Cassidy: Why VR?

Edward: Mold3D is primarily known for education, not VR development. However, we are always on the lookout for emerging technologies and how they relate to creativity. If a tool emerges that can benefit the artist, we are interested in that, especially in the context of learning and education. 

Which is why VR and AR are topics we are interested in teaching. I felt it was especially important to have first hand experience creating in VR to help make better decisions of where to take our educational initiatives. There is a lot of misinformation out there, and I'm starting to notice training centers popping up, often times created by VC backed kids with absolutely no VR, art or tech experience. This isn't a cash grab incentive for me, so it's important to intimately know the subject so I can produce the best, highest quality classes that will bring results to our students.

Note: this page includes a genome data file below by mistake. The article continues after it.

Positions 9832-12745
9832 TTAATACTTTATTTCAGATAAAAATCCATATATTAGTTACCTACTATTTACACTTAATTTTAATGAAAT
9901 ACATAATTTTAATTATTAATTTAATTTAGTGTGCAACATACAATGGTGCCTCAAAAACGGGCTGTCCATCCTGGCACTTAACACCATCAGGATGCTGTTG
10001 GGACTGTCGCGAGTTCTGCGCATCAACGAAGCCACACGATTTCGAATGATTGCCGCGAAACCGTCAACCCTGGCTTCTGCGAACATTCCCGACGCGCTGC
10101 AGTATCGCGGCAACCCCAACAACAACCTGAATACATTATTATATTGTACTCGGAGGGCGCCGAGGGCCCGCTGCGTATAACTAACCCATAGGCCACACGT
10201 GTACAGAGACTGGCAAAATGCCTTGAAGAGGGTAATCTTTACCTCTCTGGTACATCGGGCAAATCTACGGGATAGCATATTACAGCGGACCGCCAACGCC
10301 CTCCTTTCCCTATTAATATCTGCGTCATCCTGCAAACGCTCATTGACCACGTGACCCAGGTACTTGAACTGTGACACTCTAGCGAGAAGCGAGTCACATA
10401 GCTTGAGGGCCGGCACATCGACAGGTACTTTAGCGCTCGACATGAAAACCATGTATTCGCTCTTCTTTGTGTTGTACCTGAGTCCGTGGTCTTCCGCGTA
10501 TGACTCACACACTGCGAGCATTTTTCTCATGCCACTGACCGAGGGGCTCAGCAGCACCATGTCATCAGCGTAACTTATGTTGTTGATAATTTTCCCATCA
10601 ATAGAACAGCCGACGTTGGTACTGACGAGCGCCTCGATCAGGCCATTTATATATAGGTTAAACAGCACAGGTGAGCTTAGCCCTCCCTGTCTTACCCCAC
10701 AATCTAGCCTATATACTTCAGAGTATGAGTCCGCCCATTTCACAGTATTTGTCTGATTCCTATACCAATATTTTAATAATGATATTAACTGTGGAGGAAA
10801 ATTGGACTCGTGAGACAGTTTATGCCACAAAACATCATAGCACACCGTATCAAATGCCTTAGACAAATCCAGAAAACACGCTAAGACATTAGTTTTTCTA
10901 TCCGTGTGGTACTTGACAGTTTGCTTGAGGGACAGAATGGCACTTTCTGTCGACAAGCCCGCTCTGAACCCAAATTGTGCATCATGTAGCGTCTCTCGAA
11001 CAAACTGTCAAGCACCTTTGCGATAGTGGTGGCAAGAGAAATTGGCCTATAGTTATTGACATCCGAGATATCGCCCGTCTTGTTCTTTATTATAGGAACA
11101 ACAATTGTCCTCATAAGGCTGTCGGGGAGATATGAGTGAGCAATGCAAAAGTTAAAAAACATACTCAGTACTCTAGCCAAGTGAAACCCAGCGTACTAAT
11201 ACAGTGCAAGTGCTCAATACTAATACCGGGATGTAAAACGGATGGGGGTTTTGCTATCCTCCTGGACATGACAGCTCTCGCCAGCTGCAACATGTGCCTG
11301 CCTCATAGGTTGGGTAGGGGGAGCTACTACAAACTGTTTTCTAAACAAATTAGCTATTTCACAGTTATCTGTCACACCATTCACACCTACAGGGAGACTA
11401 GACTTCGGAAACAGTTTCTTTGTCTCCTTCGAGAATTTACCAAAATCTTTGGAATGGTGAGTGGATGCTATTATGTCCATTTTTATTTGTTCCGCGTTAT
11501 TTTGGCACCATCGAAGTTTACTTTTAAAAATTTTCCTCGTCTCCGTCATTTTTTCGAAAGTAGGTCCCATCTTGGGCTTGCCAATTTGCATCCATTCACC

Cassidy: What was the process of creating a VR environment for Sansar?

Edward: I didn't want to create this on my own, so I put together a small team to help me realize the vision.  I took on the role of Creative Director and Producer for this project and hired Concept Artists, 1 full time 3D Environment Artist and a part time Texture Artist. Mike Hill,  Andres Parada and Andres Martinez helped with concepts, while Chris Durso and Daniel Morrison worked on the 3D assets, and Cesar Montero with consulting/production.

Overall the process was pretty straightforward. We created the assets using a video game pipeline. High resolution models to create the detail, followed by low resolution meshes, baking of maps (AO, normals,etc.) and texturing in Substance Painter. Materials were handled in Maya,where the assets were exported as .FBX files and imported into Sansar.